OBJECTIVE: We examined associations between fast-food intake and perceived and objective fast-food outlet exposure.
DESIGN: Information from the Health Behaviours in School-aged Children Study was linked to fast-food outlets in seventy-five school neighbourhoods. We used multivariate multilevel logistic regression analyses to examine associations between at least weekly fast-food intake and perceived and objective fast-food outlet measures.
SUBJECTS: Data represent 4642 adolescents (aged 11-15 years) in Denmark.
RESULTS: Boys reporting two or more fast-food outlets had 34 % higher odds consuming fast food at least weekly. We detected higher odds of at least weekly fast-food intake among 15-year-old 9th graders (ORall=1·74; 95 % CI 1·40, 2·18; ORboys=2·20; 95 % CI 1·66, 2·91; ORgirls=1·41; 95 % CI 1·03, 1·92), Danish speakers (ORall=2·32; 95 % CI 1·68, 3·19; ORboys=2·58; 95 % CI 1·69, 3·93; ORgirls=2·37; 95 % CI 1·46, 3·84) and those travelling 15 min or less to school (ORall=1·21; 95 % CI 1·00, 1·46; ORgirls=1·44; 95 % CI 1·08, 1·93) compared with 11-year-old 5th graders, non-Danish speakers and those with longer travel times. Boys from middle- (OR=1·28; 95 % CI 1·00, 1·65) and girls from low-income families (OR=1·46; 95 % CI 1·05, 2·04) had higher odds of at least weekly fast-food intake compared with those from high-income backgrounds. Girls attending schools with canteens (OR=1·47; 95 % CI 1·00, 2·15) had higher odds of at least weekly fast-food intake than girls at schools without canteens.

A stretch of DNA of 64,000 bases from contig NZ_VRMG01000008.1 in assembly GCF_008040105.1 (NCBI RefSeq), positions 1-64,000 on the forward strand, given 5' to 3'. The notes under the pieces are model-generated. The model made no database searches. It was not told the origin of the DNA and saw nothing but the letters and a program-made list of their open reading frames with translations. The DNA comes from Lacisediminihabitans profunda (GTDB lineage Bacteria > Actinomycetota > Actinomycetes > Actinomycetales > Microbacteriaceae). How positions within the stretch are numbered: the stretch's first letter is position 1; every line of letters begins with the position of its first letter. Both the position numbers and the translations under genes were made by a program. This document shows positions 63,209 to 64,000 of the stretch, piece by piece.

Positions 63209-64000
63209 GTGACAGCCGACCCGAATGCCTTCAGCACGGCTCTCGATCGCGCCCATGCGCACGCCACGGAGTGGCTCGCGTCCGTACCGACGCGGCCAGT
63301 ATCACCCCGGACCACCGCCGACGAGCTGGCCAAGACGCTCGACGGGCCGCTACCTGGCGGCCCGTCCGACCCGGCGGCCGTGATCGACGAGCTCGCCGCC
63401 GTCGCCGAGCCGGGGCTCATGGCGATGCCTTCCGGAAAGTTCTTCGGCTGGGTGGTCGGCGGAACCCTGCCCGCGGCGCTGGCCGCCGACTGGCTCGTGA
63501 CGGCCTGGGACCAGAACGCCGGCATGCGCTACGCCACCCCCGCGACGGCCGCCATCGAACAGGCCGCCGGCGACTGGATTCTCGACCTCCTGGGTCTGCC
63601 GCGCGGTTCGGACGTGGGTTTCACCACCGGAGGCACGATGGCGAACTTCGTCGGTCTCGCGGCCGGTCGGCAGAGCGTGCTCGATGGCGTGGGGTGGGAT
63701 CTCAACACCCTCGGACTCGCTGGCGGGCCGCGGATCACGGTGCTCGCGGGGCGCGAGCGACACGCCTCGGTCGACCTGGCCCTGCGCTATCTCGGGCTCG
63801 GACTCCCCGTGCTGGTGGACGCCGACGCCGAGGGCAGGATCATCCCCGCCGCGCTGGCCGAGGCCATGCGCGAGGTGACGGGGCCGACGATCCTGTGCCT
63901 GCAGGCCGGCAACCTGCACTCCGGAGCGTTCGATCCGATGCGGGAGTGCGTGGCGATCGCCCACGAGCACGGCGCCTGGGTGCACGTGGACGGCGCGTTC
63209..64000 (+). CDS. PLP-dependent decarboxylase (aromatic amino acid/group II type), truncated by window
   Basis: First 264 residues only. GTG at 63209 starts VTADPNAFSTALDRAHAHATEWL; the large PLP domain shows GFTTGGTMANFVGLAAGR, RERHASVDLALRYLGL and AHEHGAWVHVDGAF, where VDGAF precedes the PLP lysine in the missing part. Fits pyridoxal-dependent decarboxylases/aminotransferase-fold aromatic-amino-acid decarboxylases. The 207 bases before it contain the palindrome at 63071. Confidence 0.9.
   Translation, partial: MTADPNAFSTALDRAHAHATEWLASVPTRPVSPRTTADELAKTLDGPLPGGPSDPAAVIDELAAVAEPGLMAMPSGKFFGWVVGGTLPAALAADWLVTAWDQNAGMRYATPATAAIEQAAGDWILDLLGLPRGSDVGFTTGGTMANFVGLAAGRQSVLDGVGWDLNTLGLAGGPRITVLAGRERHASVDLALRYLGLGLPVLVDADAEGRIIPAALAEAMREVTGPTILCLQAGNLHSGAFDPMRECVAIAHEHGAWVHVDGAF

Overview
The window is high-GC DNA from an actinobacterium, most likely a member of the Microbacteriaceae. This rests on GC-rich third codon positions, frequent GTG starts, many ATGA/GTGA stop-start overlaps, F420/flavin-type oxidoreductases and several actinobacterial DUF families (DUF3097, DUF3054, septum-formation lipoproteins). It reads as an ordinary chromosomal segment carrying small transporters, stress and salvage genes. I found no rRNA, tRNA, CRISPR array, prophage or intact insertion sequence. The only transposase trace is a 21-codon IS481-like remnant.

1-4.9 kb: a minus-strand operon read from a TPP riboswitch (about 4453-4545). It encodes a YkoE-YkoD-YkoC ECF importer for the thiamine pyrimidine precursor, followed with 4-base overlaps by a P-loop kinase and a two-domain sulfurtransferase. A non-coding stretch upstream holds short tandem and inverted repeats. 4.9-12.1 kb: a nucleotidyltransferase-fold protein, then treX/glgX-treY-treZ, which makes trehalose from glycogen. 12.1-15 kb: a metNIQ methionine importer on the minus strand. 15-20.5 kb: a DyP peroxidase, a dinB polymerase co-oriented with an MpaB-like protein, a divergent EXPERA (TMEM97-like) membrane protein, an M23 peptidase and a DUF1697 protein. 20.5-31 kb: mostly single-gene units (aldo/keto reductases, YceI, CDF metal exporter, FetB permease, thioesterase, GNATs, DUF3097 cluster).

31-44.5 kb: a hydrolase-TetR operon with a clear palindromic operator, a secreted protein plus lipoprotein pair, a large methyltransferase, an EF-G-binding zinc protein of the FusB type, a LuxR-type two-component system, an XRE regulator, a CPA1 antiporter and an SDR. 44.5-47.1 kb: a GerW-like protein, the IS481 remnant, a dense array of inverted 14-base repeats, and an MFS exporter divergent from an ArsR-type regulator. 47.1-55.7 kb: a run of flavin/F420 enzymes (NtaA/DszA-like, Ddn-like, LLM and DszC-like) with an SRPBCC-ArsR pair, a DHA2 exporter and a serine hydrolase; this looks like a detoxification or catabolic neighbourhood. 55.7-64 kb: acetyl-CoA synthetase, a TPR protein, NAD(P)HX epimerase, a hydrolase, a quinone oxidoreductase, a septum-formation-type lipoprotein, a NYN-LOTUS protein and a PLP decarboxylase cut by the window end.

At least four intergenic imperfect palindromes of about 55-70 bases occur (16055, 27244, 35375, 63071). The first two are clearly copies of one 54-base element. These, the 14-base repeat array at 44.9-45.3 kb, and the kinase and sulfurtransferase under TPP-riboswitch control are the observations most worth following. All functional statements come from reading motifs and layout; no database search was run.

CONCLUSIONS: The present study demonstrates that perceived food outlets may impact fast-food intake in boys while proximity impacts intake in girls. Public health planning could target food environments that emphasize a better understanding of how adolescents use local resources.